Russia and Canada rattling their military sabres over claims to Arctic oil and gas

The Russians are coming! The Russians are coming!

And, they are literally but not to invade Canada, but certainly to lay claim to vast stretches of the Arctic that could hold up to one quarter of the world's untapped oil and gas.

Stephen Harper and Minister of Defence Peter MacKay haven't kept Canada's Arctic ambitions and claim to sovereignty in the Far North a military secret, rattling the Russians into rhetoric like we're the ones fomenting another "Cold War."

MacKay, no foil by any stretch of the imagination, understands what the Russians are up to, and announced a massive military exercise in the Arctic this summer - one of the largest in recent history - without actually mentioning the Russians of course.

In other words as operation Kandahar comes to a close in the coming weeks, operation Arctic, or as it's really called, Operation Nanook, will commence and last for a month involving most branches of the military, including CF-18 fighters and about 1,000 troops.

The operation will cover Baffin and Ellesmere islands - not lost on the fact these form the entrance to any Northwest Passage that might open up due to global warming as Arctic ice recedes.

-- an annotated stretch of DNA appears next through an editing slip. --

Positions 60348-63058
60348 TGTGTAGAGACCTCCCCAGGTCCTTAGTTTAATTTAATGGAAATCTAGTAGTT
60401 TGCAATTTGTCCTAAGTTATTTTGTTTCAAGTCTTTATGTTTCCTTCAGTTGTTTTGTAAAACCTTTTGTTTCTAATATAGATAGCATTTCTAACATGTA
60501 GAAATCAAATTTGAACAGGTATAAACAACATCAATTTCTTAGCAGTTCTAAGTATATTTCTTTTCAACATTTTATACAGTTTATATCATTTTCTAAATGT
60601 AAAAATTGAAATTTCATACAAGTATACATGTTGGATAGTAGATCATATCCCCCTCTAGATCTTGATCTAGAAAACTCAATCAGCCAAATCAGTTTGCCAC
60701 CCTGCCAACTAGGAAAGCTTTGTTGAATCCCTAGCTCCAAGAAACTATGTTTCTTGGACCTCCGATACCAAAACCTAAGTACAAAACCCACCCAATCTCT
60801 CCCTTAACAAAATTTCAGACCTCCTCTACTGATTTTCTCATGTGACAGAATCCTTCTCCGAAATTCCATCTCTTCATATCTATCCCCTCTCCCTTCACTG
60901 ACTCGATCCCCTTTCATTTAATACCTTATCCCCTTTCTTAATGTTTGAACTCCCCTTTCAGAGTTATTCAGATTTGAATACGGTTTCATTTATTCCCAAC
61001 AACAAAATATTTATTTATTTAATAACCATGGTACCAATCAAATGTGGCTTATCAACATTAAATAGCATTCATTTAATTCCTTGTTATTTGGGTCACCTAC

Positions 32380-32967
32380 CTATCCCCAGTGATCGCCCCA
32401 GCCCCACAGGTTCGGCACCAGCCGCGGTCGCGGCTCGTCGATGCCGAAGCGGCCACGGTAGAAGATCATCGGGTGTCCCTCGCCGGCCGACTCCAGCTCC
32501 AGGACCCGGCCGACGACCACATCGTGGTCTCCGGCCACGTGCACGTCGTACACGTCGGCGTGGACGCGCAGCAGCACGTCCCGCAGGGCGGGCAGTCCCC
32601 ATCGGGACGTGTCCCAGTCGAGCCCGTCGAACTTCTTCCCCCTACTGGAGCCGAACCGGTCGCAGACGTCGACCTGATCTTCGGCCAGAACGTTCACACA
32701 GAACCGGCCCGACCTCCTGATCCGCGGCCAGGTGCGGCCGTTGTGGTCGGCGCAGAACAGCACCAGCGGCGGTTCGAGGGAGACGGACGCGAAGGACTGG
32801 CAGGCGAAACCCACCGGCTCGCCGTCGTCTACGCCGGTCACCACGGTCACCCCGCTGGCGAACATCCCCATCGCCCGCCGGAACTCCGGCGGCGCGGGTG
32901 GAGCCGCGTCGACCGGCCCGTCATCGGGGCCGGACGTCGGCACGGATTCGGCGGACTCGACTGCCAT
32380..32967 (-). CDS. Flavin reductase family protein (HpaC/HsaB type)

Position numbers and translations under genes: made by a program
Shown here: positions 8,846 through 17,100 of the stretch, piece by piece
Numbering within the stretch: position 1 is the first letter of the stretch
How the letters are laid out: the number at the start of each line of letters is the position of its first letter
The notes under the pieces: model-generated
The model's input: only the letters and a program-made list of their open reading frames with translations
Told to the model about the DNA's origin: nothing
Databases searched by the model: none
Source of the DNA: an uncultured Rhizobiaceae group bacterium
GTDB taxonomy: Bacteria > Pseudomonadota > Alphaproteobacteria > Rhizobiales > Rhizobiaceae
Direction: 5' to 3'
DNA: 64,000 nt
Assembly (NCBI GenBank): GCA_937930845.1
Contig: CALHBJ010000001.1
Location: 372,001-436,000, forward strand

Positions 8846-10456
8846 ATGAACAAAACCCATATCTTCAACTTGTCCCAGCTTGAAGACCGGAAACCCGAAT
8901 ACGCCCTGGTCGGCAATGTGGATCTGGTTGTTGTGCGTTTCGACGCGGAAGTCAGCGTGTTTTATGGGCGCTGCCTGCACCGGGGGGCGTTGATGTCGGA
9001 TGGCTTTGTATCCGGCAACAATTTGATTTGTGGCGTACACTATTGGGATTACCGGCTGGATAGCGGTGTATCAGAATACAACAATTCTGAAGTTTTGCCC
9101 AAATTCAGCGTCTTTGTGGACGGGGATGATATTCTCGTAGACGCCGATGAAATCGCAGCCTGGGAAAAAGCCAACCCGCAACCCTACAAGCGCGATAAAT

"All of this is very much about enlarging the footprint and the permanent and seasonal presence we have in the North,'' MacKay told the Globe and Mail.

Our military footprint announcement comes mere weeks after the Russians plan to deploy two army brigades in the region to protect its interests.

Coincidence? Probably not.

Harper has made it clear Arctic sovereignty is one of his key policy objectives and he's certainly not going to let the Russian army or its air force get in the way.

For his part, Russian Prime Minister Vladimir Putin said his country is "open to dialogue" with its Arctic neighbours, and yet announced plans for a permanent $33 billion port in its north.

So, the question must be asked, are we headed for a confrontation with the Russians military or otherwise?

It's a distinct possibility depending on how the United Nations rules on who can actually lay claim to the Arctic's resources and how much parties like Russia, Denmark and Canada are willing to negotiate.

But if history provides any examples, oil tends to bring out the worst in people.

(CP Photo)